Location: Durham, North Carolina
When did you discover anime? In the olden days of the 1970s, there existed Speed Racer and Battle of the Planets, but they never hooked me. In college in the early 1990s, a vampire-loving friend acquired VHS tapes of Vampire Hunter D and Vampire Princess Miyu (OVA) at a science fiction convention; in a fit of nostalgia in 1997 I bought Miyu through Suncoast video, but the clerk gave me such grief for requesting anything as uncool as Japanese cartoons that I resolved to purchase future tapes from some new online vendor called Amazon. Fast forward to the 2000s, when I caught a glimpse of Inuyasha on Adult Swim, and I was hooked. After Inuyasha was Ghost in the Shell, and while it wasn’t to my taste necessarily, the voice actor who played the Major had a phenomenal voice. I bought a TiVo so that I could capture both shows. In 2007 the twenty-something in my lab introduced me to online fan-subbed, and this was back in the day before YouTube videos played longer than ten minutes. To have accessible material was a dream. I’m now a subscriber to legitimate anime stations, and I consume print and digital manga.
What appealed to you about anime when you first discovered it? Two things: it filled a hole left behind when Buffy the Vampire Slayer went off the air. I will always be a sucker for Scooby-Doo crossed with Days of Our Lives shows. Secondly, the on demand aspect of online fan-subs: all I wanted to do was watch television while eating dinner after a long day at work, and the only thing on cable TV at that time was news or garbage.
What was it like to be a part of anime fandom at the time? I was a working professional, so I was only confiding with close friends.
How did being a working professional make fandom prohibitive? Working for a large corporation, there was a lot of pressure to not stand out. It was a very competitive environment. The only safe topics of conversation were traffic, sports, or weather; admitting to liking anything unusual might give your coworkers something sticky with which to label you or otherwise undermine you. It took me years to realize somebody the next lab over watched Buffy the Vampire Slayer, too, because we just couldn’t admit it aloud.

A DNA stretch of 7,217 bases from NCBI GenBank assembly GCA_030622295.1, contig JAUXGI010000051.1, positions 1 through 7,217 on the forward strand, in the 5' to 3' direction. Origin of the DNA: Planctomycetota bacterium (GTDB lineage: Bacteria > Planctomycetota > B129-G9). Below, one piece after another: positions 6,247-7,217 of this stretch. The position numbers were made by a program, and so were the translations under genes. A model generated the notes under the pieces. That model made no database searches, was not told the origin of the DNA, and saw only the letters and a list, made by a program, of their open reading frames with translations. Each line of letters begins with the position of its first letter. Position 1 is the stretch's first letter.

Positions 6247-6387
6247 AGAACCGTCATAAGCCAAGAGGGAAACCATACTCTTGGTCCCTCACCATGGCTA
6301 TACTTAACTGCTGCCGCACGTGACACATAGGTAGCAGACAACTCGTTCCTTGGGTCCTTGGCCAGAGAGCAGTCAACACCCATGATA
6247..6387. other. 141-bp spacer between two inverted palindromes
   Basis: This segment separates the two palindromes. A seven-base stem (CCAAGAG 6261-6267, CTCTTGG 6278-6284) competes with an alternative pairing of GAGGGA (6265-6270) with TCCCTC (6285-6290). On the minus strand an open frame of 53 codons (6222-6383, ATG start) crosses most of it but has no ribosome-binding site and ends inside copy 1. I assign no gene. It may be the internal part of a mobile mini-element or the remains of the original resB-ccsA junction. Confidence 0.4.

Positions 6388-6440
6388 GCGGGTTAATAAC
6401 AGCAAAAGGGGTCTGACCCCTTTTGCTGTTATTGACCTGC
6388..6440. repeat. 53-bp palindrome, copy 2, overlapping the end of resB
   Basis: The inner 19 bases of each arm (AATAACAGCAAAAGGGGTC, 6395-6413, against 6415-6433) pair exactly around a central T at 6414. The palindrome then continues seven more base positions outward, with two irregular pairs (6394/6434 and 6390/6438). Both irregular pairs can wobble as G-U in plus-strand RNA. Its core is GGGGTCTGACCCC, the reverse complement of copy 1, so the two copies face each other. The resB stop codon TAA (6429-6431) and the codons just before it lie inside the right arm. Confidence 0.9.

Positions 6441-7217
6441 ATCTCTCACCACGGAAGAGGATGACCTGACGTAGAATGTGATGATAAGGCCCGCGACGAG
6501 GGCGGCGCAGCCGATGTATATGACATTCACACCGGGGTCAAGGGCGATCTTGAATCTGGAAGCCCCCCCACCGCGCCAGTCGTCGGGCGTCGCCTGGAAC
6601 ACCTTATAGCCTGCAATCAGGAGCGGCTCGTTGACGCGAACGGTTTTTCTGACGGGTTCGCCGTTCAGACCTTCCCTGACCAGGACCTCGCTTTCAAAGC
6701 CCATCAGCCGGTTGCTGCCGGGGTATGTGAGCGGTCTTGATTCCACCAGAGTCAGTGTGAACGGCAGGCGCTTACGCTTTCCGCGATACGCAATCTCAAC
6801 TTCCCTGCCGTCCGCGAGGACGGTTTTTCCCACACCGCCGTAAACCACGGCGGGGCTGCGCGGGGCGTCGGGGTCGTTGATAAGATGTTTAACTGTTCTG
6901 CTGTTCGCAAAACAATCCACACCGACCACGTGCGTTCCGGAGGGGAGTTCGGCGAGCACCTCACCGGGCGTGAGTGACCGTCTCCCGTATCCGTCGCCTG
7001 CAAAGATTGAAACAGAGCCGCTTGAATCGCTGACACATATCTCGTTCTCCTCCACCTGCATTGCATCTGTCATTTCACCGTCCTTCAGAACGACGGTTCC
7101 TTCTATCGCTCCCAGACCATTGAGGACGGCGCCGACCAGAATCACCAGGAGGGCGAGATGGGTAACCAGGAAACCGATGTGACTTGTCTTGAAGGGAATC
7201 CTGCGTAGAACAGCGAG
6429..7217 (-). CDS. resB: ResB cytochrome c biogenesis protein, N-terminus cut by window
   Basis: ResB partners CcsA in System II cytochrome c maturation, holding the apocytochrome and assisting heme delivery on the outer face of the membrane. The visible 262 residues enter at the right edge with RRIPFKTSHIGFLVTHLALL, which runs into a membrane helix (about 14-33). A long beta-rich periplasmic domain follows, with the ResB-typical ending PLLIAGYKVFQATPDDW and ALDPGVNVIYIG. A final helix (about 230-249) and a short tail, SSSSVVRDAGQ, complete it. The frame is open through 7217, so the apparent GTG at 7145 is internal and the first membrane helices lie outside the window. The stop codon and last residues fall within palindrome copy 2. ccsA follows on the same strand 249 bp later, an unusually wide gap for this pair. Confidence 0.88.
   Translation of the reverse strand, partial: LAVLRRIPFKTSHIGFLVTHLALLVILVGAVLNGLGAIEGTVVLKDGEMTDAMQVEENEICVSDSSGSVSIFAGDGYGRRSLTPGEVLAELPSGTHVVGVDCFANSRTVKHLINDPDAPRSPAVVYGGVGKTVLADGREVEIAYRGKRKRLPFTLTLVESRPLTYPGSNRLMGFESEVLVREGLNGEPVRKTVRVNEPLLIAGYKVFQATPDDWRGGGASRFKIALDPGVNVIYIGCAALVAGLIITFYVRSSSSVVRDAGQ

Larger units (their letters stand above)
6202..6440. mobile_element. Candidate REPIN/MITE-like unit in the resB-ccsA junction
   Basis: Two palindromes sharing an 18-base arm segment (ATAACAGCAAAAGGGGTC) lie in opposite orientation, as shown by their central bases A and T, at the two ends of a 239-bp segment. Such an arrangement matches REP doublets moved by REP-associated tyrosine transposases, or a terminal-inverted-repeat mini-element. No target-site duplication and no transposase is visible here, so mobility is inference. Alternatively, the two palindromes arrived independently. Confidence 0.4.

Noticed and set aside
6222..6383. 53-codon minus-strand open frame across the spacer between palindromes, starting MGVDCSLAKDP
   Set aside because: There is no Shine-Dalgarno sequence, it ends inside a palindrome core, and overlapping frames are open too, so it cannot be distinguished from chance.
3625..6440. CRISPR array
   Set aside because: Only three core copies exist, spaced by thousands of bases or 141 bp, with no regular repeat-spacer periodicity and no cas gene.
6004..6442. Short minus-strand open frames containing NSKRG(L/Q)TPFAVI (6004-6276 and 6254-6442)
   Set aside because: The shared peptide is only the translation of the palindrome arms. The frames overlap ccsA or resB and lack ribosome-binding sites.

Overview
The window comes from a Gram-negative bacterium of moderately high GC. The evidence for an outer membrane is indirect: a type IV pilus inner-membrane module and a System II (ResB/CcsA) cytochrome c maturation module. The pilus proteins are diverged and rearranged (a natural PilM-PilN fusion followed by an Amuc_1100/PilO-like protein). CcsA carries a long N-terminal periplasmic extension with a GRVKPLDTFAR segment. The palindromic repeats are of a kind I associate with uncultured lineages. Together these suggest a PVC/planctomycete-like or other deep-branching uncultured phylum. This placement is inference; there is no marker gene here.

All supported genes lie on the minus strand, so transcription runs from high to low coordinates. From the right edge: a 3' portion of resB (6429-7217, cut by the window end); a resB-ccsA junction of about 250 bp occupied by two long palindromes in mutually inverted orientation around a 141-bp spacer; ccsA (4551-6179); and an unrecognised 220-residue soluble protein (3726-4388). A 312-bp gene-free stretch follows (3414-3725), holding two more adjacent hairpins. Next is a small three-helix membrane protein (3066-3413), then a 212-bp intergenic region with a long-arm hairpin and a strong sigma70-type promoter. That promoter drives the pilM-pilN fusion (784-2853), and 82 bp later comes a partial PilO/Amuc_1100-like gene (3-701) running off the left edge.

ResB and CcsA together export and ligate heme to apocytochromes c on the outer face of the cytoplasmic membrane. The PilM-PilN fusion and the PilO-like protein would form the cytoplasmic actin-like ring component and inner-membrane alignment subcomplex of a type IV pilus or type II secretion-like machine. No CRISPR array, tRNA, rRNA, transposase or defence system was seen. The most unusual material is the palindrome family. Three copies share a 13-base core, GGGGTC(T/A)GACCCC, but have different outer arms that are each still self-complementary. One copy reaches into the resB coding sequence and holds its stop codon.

Is it different today? Are things easier now? In the workplace, it really depends on the folks in your micro environment. In my mid-forties I mind less about my reputation. If my manager gives me grief because I slapped a Hello Kitty magnet on my car, so be it. What is easier is accessing other fans online.
Was the Internet a part of fandom at the time? If yes, how? If no, how did you connect with other fans? I only connected by word of mouth with other fans I knew through work: the twenty-something recent graduate, and the friend practicing her hiragana with names from an anime during a company safety meeting.
When did you first begin participating online, and what form did that take? I had no idea that an online fandom existed until relatively recently. (A couple of years ago?) I found Anime News Network through internet searches and followed the handles of contributors to Twitter. I read more than I write or post, because at the end of an exhausting day, I just want to be informed and entertained. I had no clue that other fans were out there or that I could search for them.
Do you remember your first convention? What was it, and what was it like?
2009(?) Animazement in Raleigh, NC. I hear that it’s a very well-run convention, and the participants have a reputation for enthusiasm and good behavior. It was overwhelming and fun!
Why did you decide to go to a con? I knew a family who were volunteering, and they encouraged me to go. They also gave me advice as to which panels to go to, and that helped me from becoming overwhelmed. It helped that I had been to my own professional conventions before, so I didn’t mind the noise or the crowds. It also has helped that Animazement has earned a reputation for being a very well-run event, and the crowds are generally well-mannered and cheerful. I love the shopping, the energy, and the many creative cosplayers.
For you, what’s the biggest change between anime fandom when you discovered it and anime fandom now? My perception of fandom has changed. I used to think that fans were all young adults, and while that is who mostly goes to cons, I have found writers online who represent much more diversity in age and experience.
Jennifer can be reached on Twitter.